Oh, why hello there.  Good to have you here.

So, in tandem with my last post, I'm balancing my time a lot more efficiently.

I began using a spreadsheet yesterday to help keep track of how long I work on things.  It's allowing me to do a whole bunch of different tasks all in one day—and, Presto:

Here is a mix I was working on this morning in my three hour window.  It's for a song I wrote called Moon.

The first lines of the song came from a story that my friend told me.

He was visiting an animal sanctuary populated by former circus animals who were rescued once their tenure with the circus had ended.  One animal in particular captured my interest and my sympathy.  It was an elephant.

My friend Josh told me that the elephant would take three steps forward, and then three steps back, repeatedly, for an indefinite amount of time, which was very peculiar—so much so, that he asked the person who was giving them a tour of grounds, why the elephant was behaving that way.

The tour guide said that the elephant was chained to a pole for most of its young and adult life.  The chain would allow for enough slack to take three steps forward, and then three steps back.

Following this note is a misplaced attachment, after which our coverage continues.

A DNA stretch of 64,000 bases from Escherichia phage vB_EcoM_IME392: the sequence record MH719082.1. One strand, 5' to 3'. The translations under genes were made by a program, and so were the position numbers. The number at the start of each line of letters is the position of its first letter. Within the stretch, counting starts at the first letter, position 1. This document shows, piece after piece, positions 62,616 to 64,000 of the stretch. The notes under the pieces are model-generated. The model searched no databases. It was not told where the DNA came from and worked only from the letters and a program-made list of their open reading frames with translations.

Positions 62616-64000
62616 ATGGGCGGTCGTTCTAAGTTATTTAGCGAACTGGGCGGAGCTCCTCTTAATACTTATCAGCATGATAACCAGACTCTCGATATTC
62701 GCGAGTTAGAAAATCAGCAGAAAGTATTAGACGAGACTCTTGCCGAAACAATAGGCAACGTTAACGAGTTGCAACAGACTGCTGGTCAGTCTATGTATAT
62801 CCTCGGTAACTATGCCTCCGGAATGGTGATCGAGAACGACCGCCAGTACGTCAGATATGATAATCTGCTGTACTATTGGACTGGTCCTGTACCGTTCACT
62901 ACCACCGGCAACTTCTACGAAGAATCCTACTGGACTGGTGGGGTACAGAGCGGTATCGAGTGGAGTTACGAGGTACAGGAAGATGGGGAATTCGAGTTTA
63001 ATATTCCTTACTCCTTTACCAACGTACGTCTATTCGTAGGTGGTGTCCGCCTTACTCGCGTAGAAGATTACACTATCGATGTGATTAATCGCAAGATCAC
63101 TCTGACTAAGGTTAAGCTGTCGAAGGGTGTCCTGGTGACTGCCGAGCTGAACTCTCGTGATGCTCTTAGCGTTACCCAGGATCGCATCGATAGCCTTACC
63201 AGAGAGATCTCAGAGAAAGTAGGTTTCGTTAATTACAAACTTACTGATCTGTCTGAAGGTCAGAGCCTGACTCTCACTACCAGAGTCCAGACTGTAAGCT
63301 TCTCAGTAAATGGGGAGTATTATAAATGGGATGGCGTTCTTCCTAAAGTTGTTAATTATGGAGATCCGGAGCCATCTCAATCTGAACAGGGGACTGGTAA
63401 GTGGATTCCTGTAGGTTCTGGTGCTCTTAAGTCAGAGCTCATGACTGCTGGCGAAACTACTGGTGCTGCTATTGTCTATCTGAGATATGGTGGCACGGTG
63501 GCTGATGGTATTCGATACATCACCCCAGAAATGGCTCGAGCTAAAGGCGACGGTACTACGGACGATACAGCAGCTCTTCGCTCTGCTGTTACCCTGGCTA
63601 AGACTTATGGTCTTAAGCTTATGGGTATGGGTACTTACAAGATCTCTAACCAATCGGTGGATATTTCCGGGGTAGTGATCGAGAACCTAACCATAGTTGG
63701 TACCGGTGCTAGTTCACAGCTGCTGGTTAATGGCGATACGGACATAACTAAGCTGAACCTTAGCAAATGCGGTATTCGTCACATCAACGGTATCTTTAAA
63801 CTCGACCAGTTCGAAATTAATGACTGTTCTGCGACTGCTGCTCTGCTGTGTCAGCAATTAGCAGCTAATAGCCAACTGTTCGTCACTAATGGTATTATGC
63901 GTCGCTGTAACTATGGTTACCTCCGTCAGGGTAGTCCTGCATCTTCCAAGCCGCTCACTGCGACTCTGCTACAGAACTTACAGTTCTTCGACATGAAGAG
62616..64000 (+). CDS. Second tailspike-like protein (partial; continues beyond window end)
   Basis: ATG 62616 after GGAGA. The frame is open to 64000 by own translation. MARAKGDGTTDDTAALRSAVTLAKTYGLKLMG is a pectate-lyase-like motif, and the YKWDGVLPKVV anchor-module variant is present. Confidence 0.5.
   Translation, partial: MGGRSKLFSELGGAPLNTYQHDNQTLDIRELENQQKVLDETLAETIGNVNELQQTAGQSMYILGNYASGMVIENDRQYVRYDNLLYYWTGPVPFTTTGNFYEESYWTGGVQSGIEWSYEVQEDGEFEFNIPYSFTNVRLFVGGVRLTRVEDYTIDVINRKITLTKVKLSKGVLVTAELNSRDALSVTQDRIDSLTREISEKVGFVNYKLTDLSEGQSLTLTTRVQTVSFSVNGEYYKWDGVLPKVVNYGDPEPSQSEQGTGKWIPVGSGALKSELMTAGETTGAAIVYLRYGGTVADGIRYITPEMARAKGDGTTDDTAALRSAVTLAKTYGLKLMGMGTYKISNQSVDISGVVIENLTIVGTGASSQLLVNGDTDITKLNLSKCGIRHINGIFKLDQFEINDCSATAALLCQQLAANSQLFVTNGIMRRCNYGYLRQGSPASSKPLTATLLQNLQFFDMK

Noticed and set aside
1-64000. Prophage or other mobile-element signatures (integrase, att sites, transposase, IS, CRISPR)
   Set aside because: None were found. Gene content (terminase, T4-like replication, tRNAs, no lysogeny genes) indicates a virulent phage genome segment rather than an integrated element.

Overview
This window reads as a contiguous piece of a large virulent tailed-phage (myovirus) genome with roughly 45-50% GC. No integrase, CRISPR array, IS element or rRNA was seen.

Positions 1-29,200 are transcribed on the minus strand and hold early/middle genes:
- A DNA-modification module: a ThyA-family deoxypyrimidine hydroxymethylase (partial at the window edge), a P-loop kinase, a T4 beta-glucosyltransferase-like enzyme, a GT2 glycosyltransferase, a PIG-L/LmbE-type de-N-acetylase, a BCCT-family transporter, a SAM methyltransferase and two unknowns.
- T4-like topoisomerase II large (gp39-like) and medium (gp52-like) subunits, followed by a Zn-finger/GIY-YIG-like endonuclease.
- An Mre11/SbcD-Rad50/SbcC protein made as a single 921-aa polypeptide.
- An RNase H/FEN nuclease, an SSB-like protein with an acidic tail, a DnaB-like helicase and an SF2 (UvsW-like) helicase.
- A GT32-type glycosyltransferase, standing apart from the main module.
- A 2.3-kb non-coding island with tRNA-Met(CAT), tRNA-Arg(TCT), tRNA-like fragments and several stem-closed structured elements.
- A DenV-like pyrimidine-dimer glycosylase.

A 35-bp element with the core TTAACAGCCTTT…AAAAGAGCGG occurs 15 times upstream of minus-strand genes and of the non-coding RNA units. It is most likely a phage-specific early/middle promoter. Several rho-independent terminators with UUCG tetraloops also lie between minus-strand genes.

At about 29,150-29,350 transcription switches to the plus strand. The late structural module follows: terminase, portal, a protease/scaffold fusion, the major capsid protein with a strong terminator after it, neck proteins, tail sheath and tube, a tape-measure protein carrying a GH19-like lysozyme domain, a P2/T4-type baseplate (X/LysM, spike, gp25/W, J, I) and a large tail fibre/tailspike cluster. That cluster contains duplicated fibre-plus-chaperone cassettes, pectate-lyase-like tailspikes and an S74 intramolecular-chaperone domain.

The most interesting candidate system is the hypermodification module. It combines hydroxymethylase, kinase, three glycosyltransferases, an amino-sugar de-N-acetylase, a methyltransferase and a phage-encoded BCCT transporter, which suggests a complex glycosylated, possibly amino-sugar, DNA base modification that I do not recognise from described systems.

Three steps forward.  Three steps back.

Three steps forward.  Three steps back.

That was life for that elephant—an intelligent and beautiful creature.

While there are many elements to this song, this is one of them—and we all deserve to be free.

It is amazing how powerful a habit is.

However, outside of the context of this song, I had a lot of fun putting this together.  My friend Tom Bremer played lead guitar.  I sang and played rhythm guitar.  I also mixed the song.  I engineered this one myself too.  For audio nerds (like me), it was recorded through a Universal Audio preAMP that I've never tried before called a Twin Finity 710.  I used an AKG C414 on the lead guitar and used my AT4033 on the rhythm guitar.  Vocals were through the AT4033 as well.

It probably sounds like amateur work, but I do the best I can—and I'm learning.

I hope this finds you all smiling and well and that perhaps you my find something to like in this tune.  It has deep sentimental value to me and my life.

- Mike